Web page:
Stress-Induced Gastritis Treatment & Management

Updated: Apr 14, 2020
  • Author: Rohan C Clarke, MD; Chief Editor: BS Anand, MD  more...
  • Print

Medical Care

The goal of management for stress-induced gastritis is prophylaxis, [1, 2, 8] which has been shown to reduce the incidence by 50% when treatment is started at admission. Monitor the pH of the gastric contents. The target pH value should be greater than 4.0. Anything less should prompt the clinician to double the dose of the agent used to reduce gastric acid levels if the patient was previously on prophylaxis.

Sucralfate is the primary agent for prophylaxis of stress gastritis. It has long been used as a means of decreasing the incidence of gastritis. This drug is readily available, easy to administer, and inexpensive. Sucralfate (complex salt of sucrose aluminum hydroxide and sulfate) has a positive charge and binds to the negative charge of the ulcer base to form a gel, which acts to effectively plug the ulcer base and to prevent worsening of the gastritis. For patients on mechanical ventilation, this action has been shown to decrease the risk of nosocomial pneumonias by aspiration.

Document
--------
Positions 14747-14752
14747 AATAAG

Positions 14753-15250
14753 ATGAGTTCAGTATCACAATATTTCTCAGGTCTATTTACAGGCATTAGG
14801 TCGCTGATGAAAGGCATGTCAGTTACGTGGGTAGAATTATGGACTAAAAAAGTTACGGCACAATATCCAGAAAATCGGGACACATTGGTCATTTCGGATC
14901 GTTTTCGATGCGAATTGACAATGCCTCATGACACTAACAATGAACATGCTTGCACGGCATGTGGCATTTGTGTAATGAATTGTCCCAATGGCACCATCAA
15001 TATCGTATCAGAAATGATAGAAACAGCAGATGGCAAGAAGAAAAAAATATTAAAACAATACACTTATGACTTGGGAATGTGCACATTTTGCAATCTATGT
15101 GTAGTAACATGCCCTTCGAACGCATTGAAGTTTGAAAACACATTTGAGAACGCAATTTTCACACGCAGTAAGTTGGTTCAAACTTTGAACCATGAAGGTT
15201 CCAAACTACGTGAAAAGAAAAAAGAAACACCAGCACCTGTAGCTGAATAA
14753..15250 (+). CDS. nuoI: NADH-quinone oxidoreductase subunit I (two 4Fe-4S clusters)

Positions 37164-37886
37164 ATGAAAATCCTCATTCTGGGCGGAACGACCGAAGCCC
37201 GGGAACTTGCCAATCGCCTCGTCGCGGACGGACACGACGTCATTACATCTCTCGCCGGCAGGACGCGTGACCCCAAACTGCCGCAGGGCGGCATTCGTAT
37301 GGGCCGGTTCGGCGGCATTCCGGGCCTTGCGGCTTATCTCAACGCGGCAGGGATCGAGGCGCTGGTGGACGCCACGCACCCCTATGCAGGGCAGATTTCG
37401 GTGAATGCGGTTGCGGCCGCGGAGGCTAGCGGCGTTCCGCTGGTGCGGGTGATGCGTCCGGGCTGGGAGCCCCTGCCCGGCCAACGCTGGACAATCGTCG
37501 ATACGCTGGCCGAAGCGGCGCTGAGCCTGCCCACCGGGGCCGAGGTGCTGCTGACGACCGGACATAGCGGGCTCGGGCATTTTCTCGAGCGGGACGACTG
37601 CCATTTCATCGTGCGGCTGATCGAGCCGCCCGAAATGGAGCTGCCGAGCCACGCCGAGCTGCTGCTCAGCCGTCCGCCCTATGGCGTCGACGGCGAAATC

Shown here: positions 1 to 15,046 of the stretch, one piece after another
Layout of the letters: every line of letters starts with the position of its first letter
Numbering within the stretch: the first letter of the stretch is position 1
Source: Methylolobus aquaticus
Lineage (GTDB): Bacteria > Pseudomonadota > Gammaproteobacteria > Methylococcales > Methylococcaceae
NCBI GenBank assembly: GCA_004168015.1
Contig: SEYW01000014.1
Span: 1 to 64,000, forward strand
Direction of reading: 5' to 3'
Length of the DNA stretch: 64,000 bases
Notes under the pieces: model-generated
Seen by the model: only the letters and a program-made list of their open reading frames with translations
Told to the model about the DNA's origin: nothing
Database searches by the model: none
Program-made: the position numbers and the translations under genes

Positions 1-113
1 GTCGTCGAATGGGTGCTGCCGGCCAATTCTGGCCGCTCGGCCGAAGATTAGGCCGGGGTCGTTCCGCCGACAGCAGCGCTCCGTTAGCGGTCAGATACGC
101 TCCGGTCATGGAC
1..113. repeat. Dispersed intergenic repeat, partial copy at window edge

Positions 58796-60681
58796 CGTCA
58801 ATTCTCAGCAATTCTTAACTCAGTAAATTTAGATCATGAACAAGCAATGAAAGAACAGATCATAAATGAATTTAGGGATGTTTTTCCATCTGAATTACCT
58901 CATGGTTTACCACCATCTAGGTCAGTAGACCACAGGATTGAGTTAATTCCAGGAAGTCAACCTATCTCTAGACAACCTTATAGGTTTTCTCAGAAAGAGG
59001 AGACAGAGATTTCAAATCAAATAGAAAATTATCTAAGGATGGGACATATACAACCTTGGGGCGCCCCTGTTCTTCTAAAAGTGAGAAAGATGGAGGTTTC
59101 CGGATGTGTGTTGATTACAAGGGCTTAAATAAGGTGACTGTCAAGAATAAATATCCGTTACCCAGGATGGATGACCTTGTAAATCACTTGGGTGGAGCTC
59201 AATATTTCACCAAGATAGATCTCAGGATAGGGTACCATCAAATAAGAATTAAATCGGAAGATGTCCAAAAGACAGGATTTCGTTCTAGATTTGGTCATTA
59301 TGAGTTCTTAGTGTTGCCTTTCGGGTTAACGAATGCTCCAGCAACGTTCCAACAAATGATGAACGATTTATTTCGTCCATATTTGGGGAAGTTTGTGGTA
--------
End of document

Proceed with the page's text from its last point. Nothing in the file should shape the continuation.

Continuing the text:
Histamine 2 (H2) receptor blockers (eg, ranitidine, famotidine) have also been used for prophylaxis. Their action selectively blocks H2 receptors on the parietal cells, thereby reducing the production of hydrogen ions. The H2 blockers are readily affordable and can be administered intravenously. For active hemorrhage, a continuous infusion of H2 blockers over a 24-hour period can be used because this delivers a constant concentration to the gastric mucosa, thus promoting healing. The major adverse effect of this class of drugs is the risk of nosocomial pneumonia, which is thought to result from the suppression of gastric acid and which leads to colonization by secondary organisms and subsequent aspiration pneumonia.

Although the role of proton pump inhibitors (PPIs) in prophylaxis has not been fully evaluated, these agents have been recommended as first-line agents for prophylaxis. [1, 2] However, PPIs are prodrugs and usually require an acidic medium to be activated. Hence, in the fasting stressed patient, or in a subset of critical care patients who present with overt GI bleeding but without stress ulceration or stress-related mucosal disease (eg, variceal bleeds, vascular anomalies, diverticulosis), [2] this may not be the case. PPIs block the final common pathway of acid secretion by blocking the H-K-ATPase enzyme. In addition, there appears to be a higher risk (38.6%) of hospital-acquired Clostridium difficile infection when PPIs are used for prophylaxis and treatment of stress ulcers than when H2RAs are used. [9, 10]

PPIs are available in various forms (eg, tablets, microspheres, liquid [IV]). In patients who are critically ill and intubated for nasogastric tube or percutaneous endoscopic gastrostomy (PEG) feeding, the administration of microspheres or intravenous preparations can be useful if the patients are thought to be bleeding from stress gastritis, especially if they have not responded to any of the previously discussed measures.